AbstractThe theory of mechanism design and implementation abounds with clever mechanisms whose equilibrium outcomes are optimal according to some social choice rule. However, the cleverness of these mechanisms relies on intricate systems of rewards and punishments off-the-equilibrium path. Generally, it is not in the designer's best interest to go through with the reward/punishment in the "subgame" arising from some disequilibrium play. This would make the mechanism's outcome function non-credible. In the context of exchange economies, we define an appropiate notion of "credible" implementation and show that (a) the non-dictatorial Pareto correspondence can be crediblyimplemented (b) there exists no credibly implementable Pareto-efficient and individually rational social choice rule and (c) there exists no credibly implementable fair social choice rules. We derive necessary and sufficient conditions for credible implementability of choice rules. The main implication is paradoxical: it is suboptimal for the designer to be endowed with "too much" information about the economy. Finally, we show that the negative results persist even under weaker credibility requirements .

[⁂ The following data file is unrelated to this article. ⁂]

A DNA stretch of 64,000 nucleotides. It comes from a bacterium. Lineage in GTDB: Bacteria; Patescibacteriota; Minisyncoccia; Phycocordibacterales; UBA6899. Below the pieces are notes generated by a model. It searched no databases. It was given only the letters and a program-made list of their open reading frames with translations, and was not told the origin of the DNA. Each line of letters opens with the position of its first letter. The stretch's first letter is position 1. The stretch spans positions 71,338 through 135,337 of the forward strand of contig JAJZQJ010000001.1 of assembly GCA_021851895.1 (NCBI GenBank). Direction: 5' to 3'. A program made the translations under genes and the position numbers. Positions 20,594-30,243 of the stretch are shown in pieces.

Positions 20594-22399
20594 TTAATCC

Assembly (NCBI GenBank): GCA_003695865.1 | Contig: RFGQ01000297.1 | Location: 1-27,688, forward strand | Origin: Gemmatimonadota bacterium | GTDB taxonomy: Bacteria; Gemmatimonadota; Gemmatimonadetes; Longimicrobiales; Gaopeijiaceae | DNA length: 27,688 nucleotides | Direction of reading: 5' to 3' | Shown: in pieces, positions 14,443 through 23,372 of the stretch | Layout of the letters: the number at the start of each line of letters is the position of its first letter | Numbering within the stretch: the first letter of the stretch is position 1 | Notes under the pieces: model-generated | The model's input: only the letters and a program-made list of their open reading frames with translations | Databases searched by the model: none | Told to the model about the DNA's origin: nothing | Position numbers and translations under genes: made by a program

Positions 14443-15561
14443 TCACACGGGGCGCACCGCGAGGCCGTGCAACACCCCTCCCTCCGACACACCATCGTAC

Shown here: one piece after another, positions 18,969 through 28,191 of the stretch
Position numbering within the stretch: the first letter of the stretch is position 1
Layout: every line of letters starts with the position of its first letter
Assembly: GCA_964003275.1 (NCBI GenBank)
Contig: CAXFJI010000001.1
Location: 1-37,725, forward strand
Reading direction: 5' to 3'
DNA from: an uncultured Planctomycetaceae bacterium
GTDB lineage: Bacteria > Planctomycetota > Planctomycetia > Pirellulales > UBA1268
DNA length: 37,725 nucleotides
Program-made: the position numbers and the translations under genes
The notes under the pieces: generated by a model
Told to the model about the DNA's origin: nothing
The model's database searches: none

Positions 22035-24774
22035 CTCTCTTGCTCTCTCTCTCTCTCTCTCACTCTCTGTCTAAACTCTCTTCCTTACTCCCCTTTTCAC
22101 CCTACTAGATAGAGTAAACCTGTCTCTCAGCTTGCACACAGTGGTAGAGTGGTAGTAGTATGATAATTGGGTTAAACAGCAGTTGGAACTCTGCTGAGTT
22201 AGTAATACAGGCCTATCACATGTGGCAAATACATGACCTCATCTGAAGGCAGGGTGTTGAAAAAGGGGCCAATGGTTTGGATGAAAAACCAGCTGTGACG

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Bibliographic InfoArticle provided by Elsevier in its journal Games and Economic Behavior.
Volume (Year): 57 (2006)
Issue (Month): 1 (October)
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Web page: http://www.elsevier.com/locate/inca/622836
Other versions of this item:
- Luis Corchón & Bhaskar Chakravorti & Simon Wilkie, 1993. "Credible Implementation," Working Papers. Serie AD 1993-02, Instituto Valenciano de Investigaciones Económicas, S.A. (Ivie).
- Chakravorti, B. & Corchon, L.C., 1992. "Credible Implementation," Papers 76, Bell Communications - Economic Research Group.
- C70 - Mathematical and Quantitative Methods - - Game Theory and Bargaining Theory - - - General
- D70 - Microeconomics - - Analysis of Collective Decision-Making - - - General
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